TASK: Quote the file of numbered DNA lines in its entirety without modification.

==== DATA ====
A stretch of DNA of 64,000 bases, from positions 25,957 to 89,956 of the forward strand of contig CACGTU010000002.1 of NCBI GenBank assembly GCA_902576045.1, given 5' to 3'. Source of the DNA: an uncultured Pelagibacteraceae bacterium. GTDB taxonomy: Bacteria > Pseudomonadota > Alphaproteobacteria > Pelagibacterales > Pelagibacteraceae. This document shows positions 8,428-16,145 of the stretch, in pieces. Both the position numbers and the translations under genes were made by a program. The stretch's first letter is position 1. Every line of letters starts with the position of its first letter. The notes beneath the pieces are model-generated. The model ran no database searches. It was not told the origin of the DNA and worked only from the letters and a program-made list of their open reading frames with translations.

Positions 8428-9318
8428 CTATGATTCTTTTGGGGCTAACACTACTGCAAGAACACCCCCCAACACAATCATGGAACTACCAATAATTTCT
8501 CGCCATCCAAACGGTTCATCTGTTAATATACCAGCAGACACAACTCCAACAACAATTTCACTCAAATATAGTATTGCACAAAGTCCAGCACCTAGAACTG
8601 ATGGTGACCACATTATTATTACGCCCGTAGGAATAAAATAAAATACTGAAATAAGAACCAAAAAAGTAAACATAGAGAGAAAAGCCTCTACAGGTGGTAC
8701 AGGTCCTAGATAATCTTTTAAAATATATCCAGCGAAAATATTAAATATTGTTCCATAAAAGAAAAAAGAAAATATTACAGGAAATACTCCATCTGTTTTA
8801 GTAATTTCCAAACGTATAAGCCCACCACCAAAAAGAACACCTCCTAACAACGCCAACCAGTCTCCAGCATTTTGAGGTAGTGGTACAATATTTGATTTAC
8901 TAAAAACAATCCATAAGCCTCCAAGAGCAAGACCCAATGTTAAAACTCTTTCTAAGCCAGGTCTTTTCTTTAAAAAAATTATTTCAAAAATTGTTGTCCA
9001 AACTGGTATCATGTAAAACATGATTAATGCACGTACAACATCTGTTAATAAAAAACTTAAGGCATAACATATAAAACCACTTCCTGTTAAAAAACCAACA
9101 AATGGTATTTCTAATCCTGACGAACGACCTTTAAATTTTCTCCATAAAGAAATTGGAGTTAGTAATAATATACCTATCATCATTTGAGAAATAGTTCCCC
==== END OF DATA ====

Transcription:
A stretch of DNA of 64,000 bases, from positions 25,957 to 89,956 of the forward strand of contig CACGTU010000002.1 of NCBI GenBank assembly GCA_902576045.1, given 5' to 3'. Source of the DNA: an uncultured Pelagibacteraceae bacterium. GTDB taxonomy: Bacteria > Pseudomonadota > Alphaproteobacteria > Pelagibacterales > Pelagibacteraceae. This document shows positions 8,428-16,145 of the stretch, in pieces. Both the position numbers and the translations under genes were made by a program. The stretch's first letter is position 1. Every line of letters starts with the position of its first letter. The notes beneath the pieces are model-generated. The model ran no database searches. It was not told the origin of the DNA and worked only from the letters and a program-made list of their open reading frames with translations.

Positions 8428-9318
8428 CTATGATTCTTTTGGGGCTAACACTACTGCAAGAACACCCCCCAACACAATCATGGAACTACCAATAATTTCT
8501 CGCCATCCAAACGGTTCATCTGTTAATATACCAGCAGACACAACTCCAACAACAATTTCACTCAAATATAGTATTGCACAAAGTCCAGCACCTAGAACTG
8601 ATGGTGACCACATTATTATTACGCCCGTAGGAATAAAATAAAATACTGAAATAAGAACCAAAAAAGTAAACATAGAGAGAAAAGCCTCTACAGGTGGTAC
8701 AGGTCCTAGATAATCTTTTAAAATATATCCAGCGAAAATATTAAATATTGTTCCATAAAAGAAAAAAGAAAATATTACAGGAAATACTCCATCTGTTTTA
8801 GTAATTTCCAAACGTATAAGCCCACCACCAAAAAGAACACCTCCTAACAACGCCAACCAGTCTCCAGCATTTTGAGGTAGTGGTACAATATTTGATTTAC
8901 TAAAAACAATCCATAAGCCTCCAAGAGCAAGACCCAATGTTAAAACTCTTTCTAAGCCAGGTCTTTTCTTTAAAAAAATTATTTCAAAAATTGTTGTCCA
9001 AACTGGTATCATGTAAAACATGATTAATGCACGTACAACATCTGTTAATAAAAAACTTAAGGCATAACATATAAAACCACTTCCTGTTAAAAAACCAACA
9101 AATGGTATTTCTAATCCTGACGAACGACCTTTAAATTTTCTCCATAAAGAAATTGGAGTTAGTAATAATATACCTATCATCATTTGAGAAATAGTTCCCC